Issue #181 new

Need better documentation

created an issue

I'm not new to Python, but been trying to use pyobjc, because it is basically the only library that allow interaction with Apple apps, but I'm having a very hard time understanding how to use your library. I think the library, itself, is pretty brilliant. I just can't understand the methodology to allow me to construct a pyobjc app. I can barely even do the most basic thing. Is there better documentation or training videos to help understand the syntax nad usage of this bridge? Thank you.

Comments (3)

  1. Ronald Oussoren repo owner

    Basic documentation for PyObjC is here:

    What information are you looking for? PyObjC tries to be as transparent as possible, there is an easy rule for translating Objective-C selectors into Python method names (replace all colons by underscores), with some additional rules for pass-by-reference arguments (which Python doesn't have). With that it should be relatively straighforward to translate Objective-C code into Python code, although more effort is needed to make that nice Python code.

    BTW. There is a fairly large set of examples in the PyObjC repository as well as on the website. Those examples are fairly old, but should still be helpful when trying to learn how to use PyObjC.

  2. theneedful reporter

    I somewhat figured it out, based on your example page. However, the issues I guess I'm running into, that I'm finding in retrospect, is that I don't truly understand Objective-C and its syntax. Nor really have any drive to learn Objective-C, since Swift is "replacing" it. Is there a Swift bridge in the works, I wonder?

    Between a mix of your documentation, Apple's Objective-C documentation, and Dash I was able to get through a project - albeit slowly and painfully. Your work on this is pretty impressive, by my standards. Though I just wish there was a more native Python API/SDK that worked with Macs than trying to use Apple's annoying, proprietary languages.

    Thanks for the reply, but realizing my weakness was with Objective-C and not your bridge, I know what needs to be done, should I keep using your bridge. The only other way I can imagine your documentation being improved, is mirroring Apple's XCode's Objective-C documentation with what it would look like in Python. But that seems like a lot of work for a dying language, IMHO.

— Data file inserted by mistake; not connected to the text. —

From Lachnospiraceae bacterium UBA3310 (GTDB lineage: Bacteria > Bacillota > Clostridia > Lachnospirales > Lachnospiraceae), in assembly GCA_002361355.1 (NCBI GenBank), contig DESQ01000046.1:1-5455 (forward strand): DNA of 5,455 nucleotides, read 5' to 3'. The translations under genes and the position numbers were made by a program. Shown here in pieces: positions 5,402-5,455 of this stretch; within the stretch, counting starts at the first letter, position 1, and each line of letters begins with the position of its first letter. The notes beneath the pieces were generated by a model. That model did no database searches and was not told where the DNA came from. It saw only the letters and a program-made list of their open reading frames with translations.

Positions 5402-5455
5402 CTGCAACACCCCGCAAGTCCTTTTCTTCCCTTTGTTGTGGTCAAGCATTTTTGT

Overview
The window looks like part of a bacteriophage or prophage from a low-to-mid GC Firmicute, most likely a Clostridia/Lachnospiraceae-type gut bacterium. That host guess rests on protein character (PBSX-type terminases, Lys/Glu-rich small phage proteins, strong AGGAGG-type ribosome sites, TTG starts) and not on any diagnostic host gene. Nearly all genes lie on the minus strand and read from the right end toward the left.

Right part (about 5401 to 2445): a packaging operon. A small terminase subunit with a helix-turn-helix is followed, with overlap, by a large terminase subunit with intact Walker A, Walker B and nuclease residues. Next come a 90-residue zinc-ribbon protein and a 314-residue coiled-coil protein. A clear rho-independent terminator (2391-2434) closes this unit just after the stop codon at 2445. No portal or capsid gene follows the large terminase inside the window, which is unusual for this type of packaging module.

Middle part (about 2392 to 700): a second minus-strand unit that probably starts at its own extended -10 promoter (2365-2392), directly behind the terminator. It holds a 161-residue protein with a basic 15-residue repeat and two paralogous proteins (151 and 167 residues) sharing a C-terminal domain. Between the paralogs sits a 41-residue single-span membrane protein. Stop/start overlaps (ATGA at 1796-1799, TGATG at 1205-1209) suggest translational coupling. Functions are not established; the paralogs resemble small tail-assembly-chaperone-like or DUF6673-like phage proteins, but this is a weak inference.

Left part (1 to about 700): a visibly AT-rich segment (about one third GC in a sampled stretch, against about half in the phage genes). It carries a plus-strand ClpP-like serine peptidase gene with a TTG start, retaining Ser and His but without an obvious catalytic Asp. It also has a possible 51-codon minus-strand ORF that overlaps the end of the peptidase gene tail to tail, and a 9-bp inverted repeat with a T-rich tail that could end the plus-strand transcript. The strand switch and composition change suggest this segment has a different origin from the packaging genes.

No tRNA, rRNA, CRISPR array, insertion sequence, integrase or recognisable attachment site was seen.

I do have one last question, how do I get rid of this error message when I use your bridge? I can find suggestions for the actual language, but I can't figure out how to translate it to your bridge.

    CoreData: warning: dynamic accessors failed to find @property implementation for 'uniqueId' for entity ABCDInfo while resolving selector 'uniqueId' on class 'ABCDInfo'.  Did you remember to declare it @dynamic or @synthesized in the @implementation ?
  3. Ronald Oussoren repo owner

    The CoreData warning is for a class defined in an Apple framework (AddressBook by the looks of it). There is nothing you can do to fix this, apparently you're running into a bug in the AddressBook or Contacts framework.

    I agree that it would be nice to have documentation that mirror's Apple's framework documentation for use in Python, but that would be a lot of work and isn't something I can work on due to lack of time. I do think it is possible to improve the PyObjC documentation significantly without mirroring Apple's framework documentation, but that would still be a significant amount of work.

    PyObjC is intentionally a conceptually thin bridge between Python and Objective-C both to reduce the amount of work needed to keep PyObjC up-to-date (although updating the framework wrappers for new releases of macOS is still a lot off work) and to make it easier to use the wealth of existing documentation, examples, blogpost, ... to learn about Apple's APIs.

    AFAIK there is no Swift<->Python bridge and I'm not planning to work on one. I don't think having one is really necessary for the next couple of years, Swift does not yet have a stable ABI (and might not even have one for Swift 4) and without a stable ABI Apple cannot introduce Swift-only system APIs.

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